We finish with a flap – or two Gary’s “trilogy” of Eduard Photo etched improvement kits for the Tupolev Tu-2 from Xuntong models. These sets add a lot of depth to the wings and if you have this kit they are worth a look.
Eduard Tu-2 Landing Flaps 1/48
Kit No: 48777
Designed for: Xuntong Models Tu-2 kit
Photo Etch parts: 1 fret
Photo Etch parts: 1 fret
Available from: Eduard directly & most model shops
This photo etch detail set from Eduard provides a replacement set of landing flaps for the Tupolev Tu-2 kit by Xuntong (pronounced Shun Ton) Models. The set contains one large PE fret in traditional plain brass
The flaps on the Tu-2 are interesting in that they straddle the engine nacelles. This means that for each wing you will have to make up an inboard and outboard flap section.
The flaps themselves are standard “split-flaps” which means that only the bottom section of the flap moves while the upper wing surface remains fixed (ie the flap “splits” during operation).
These type of flaps offer modellers an opportunity to add some nice detail to the model which will be in a fairly visible area on the model.
Xutong do not provide separate flaps in the Tu-2 kit so this makes our work a little more involved, first step will be to remove the plastic sections from the lower wing trailing edge to accommodate the brass parts.
It will be necessary to completely cut away 4 sections (two on each wing) and then thin down the bottom of the upper wing surface. I suspect you may even get away without this second step as the brass is very thin but it’s something to keep an eye out for during construction.
Once you have prepared the kit wings it’s time to start bending some brass. If you are new to working with brass parts the Eduard instructions do not hold your hand as much as I would like. For example the very first part to be cut out and bent requires no less than 6 bends to make the correct shape and yet Eduard simply shows you the finished part. I realize that working with PE brass is considered an advanced modeling skill but a few pictures showing the intermediate bending steps for some of the more complex shapes would not be that hard.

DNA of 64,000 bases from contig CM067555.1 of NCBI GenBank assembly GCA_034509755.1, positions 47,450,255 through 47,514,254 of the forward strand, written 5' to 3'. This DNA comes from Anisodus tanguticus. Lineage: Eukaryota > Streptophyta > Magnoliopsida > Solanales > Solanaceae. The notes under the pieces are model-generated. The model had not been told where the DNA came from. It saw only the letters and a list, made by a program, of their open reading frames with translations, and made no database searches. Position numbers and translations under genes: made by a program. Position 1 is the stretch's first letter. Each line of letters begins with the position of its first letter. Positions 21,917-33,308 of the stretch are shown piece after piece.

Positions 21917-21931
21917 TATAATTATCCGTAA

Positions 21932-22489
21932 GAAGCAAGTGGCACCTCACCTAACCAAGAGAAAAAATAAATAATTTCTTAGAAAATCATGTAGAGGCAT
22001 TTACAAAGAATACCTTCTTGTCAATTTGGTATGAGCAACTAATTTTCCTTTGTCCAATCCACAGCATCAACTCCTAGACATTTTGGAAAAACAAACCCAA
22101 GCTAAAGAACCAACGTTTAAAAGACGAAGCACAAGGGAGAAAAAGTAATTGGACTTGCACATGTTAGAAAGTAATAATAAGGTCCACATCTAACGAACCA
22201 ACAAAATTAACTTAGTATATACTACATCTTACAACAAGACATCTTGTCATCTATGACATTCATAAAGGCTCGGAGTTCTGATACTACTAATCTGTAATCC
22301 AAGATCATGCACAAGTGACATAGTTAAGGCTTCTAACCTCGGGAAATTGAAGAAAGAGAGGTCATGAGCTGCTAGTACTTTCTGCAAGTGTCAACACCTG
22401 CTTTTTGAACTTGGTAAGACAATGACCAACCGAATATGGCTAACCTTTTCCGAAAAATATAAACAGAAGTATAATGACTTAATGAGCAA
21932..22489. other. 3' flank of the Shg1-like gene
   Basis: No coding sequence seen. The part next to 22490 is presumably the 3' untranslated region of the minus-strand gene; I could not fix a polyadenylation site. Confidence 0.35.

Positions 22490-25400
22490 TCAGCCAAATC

I have learnt that when working with these sets you need to plan out the bend sequence in your head before you attack the PE parts as they can be quite unforgiving if you make a mistake. Take your time and as the saying goes, “measure twice, bend once”
Eduard have done a good job of providing all the delicious flap interior detail, but of course this means that we have to assemble all the hinge and actuator parts to make it come to life. These parts are small in 1/48 and the use of one of the many commercially available bending jigs will make this (and future PE projects) much easier.
PE is great for any parts that represent sheet metal on the real aircraft. What is not much good for is anything that is tubular like rods, pipes or wires. With this in mind it’s not un-common that you are required to supplement the PE parts with either plastic/metal scale rod or copper/lead wire. In this particular set Eduard specifies the use of 0.5mm rod for reproducing the actuating rods.
Ribbing and spars are also added to the larger sections (which on the real thing provide strength and rigidity). For these long thin parts I’d recommend the use of the thinnest super glue you can find and apply it to the parts once they are in place.
Last step once the four sub-assemblies is complete is to glue them to the wing where we previously cut the kit. Take note that the engine nacelle overlaps the flaps so you will need to do this BEFORE you glue on the nacelles.
The brass itself is provided as single large sheet. Eduard are masters at designing PE sets and as long as have the right tools to help you along the way to cut and bend the parts I expect this set will perform well.
I’m glad to see that Eduard for the most part has stopped Nickel plating its PE sets. I always found this made the brass harder to work with and other than making the brass look nicer (avoiding tarnishing) was of little or no value.
I am a big fan of these sort of detail sets. They are an inexpensive way to spruce up a model. Unlike many of the detail sets which cover things like wheel wells and interiors that are seldom seen on the finished model, flap sets are very visible and help us go a long way towards our ultimate goal as modelers, to make a convincing replica of the real thing.
This kit is available fromEduard directly & most model shops - thanks to them for sending these for review.